PALACIOS, BOLIVIA — Beneath the breast bone, between the lungs, lies the heart. It is a fist-sized organ, the color of uncooked steak. It was extraordinary, as a child, to hear it beat: a stethoscope pressed between the shoulder blades, two fingers against the wrist. But how unextraordinary it became later, when I learned that 72 times a minute, it contracts at a signal from the sinoatrial node, pumping blood to the lungs then the arteries.
Education is meant to increase one’s appreciation, but in this case, it had the opposite effect. I could not marvel at the heart, knowing the trick to its beating.
The same was true of Yale. The first time I walked beneath Phelps Gate, I was in awe at the upperclassmen, banging upturned pots with wooden spoons. Like many of my classmates, I spent freshman year, looking up at the iron gates and fluted towers, the brick facades and green shutters.
In the years that followed, I found new sources of wonder: the warehouses in Science Park with the windows punched out, the wings of the stone angels, rising above the tall walls of Grove Street Cemetery.
But by senior year, I knew the magnolias to climb and the gardens to trespass. I had swapped spit, leaning from my bedroom window and fallen asleep, writing a paper in the newspaper room. Everything I expected; nothing was extraordinary.
It was then that I decided to spend the year after graduation, working at a free clinic in Bolivia. This confused everyone, because as a history major in the writing concentration, I had only ever expressed a writerly interest in the human body. But I took the job for that reason: It would be so terrifyingly different that it would never seem unextraordinary.
In August, I landed in Santa Cruz de la Sierra, a large but squat metropolis, whose architecture might have been inspired by sprawling car lots. Instead of skyscrapers, however, it boasts statues of the Lord Jesus, his arms lifted in triumph, as if he had scored a touchdown.
From Santa Cruz, I drove to the clinic. On the way, the billboards became less frequent, the towns more neglected, and after an hour, the paved highway turned to dirt road, and on either side, were sugar cane fields, burning. The clinic sits at the entrance to a land preserve, and concealed behind the jungle trees, it appears suddenly — in white and antiseptic brilliance.
At the clinic, I schedule appointments and answer calls; I drive patients to the city hospital and drive them back; I order the metal rods for the surgeons to insert in scoliotic backs. Even these errands seem extraordinary.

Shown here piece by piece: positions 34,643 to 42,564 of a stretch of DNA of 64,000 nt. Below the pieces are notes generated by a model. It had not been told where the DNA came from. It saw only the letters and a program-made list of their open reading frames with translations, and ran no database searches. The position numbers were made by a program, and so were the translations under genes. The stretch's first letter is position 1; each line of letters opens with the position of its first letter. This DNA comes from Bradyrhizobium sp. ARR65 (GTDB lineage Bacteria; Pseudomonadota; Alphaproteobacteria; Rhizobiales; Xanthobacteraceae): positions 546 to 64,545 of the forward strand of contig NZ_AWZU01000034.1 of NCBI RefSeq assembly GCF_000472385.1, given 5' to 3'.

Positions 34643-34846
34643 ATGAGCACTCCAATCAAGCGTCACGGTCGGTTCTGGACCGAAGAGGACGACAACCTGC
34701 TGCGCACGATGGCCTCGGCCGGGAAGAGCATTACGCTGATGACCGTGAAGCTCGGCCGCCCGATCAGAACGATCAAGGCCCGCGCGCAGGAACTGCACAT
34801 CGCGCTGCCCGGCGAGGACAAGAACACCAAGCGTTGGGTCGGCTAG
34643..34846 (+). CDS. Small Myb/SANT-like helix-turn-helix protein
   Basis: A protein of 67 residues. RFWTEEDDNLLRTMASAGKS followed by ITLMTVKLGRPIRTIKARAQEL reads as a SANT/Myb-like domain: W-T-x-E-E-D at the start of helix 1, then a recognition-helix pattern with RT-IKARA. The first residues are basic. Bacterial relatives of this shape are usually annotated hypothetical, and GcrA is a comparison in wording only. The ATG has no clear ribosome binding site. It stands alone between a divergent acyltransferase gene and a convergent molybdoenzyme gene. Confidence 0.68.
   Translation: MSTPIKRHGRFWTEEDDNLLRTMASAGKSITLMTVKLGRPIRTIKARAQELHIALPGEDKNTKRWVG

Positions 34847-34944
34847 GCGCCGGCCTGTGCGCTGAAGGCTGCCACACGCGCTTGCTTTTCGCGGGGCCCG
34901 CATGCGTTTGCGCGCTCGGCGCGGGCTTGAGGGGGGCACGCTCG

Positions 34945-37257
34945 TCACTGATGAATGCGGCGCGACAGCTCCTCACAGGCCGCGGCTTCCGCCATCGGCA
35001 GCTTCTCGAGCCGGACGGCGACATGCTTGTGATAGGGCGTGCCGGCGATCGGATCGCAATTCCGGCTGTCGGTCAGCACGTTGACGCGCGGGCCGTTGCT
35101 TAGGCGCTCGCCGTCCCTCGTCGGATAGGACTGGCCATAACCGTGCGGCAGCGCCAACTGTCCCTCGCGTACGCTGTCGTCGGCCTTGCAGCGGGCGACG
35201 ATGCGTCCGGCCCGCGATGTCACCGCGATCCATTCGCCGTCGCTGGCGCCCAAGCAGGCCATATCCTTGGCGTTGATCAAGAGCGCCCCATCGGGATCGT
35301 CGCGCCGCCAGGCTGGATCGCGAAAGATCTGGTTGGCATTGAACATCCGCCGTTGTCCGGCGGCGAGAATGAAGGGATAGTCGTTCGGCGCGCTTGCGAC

So do the patients who came to the clinic: a woman with a benign mass that pulsed; an agricultor who survived pneumonia and tuberculosis to tend the cows again; a man whose width was so extreme that he broke the examining table, but whose good humor was so great that he righted himself with a laugh.
At the end of my first month here, I took three women, three generations of a family, to the hospital in Yapacani, a town thirty kilometers to the west. The youngest had skin scabbed from chicken pox; the mother was malnourished and rheumatic; but it was the grandmother whom the triage nurse rushed to the emergency room.
She had Chagas disease — an infection, transmitted by the protozoan parasite Trypanosoma cruzi, that inflates the heart to twice its normal size. “Your heart should be the size of your fist,” an American doctor explained to me once. “Now, imagine two fists.” He held up his hands, like a boxer.
When the doctor emerged from the exam room, he did not mention bradyarrhythmias or thromboembolism — words that I had come to associate with Chagas. He said, “Cáncer.”
The nurses became too prim, the wards too white. All I could think of was the grandmother’s heart. I imagined it to have the dimensions of a football. Mine, on the other hand, was the size of my fist. I curled my fingers. How extraordinary, I thought, for it to beat 72 times a minute.
I had taken it for granted, as I had taken Yale for granted. Yet one must take the heart for granted, so as not to worry, 72 times a minute, that it will stop.
What is worse is to ignore the extraordinary in the routine — for it is not newness that makes a place extraordinary; it is the place itself. The magnolias and the gardens. The space outside the bedroom window. Being stirred awake, 15 before midnight, in a room full of newspapers.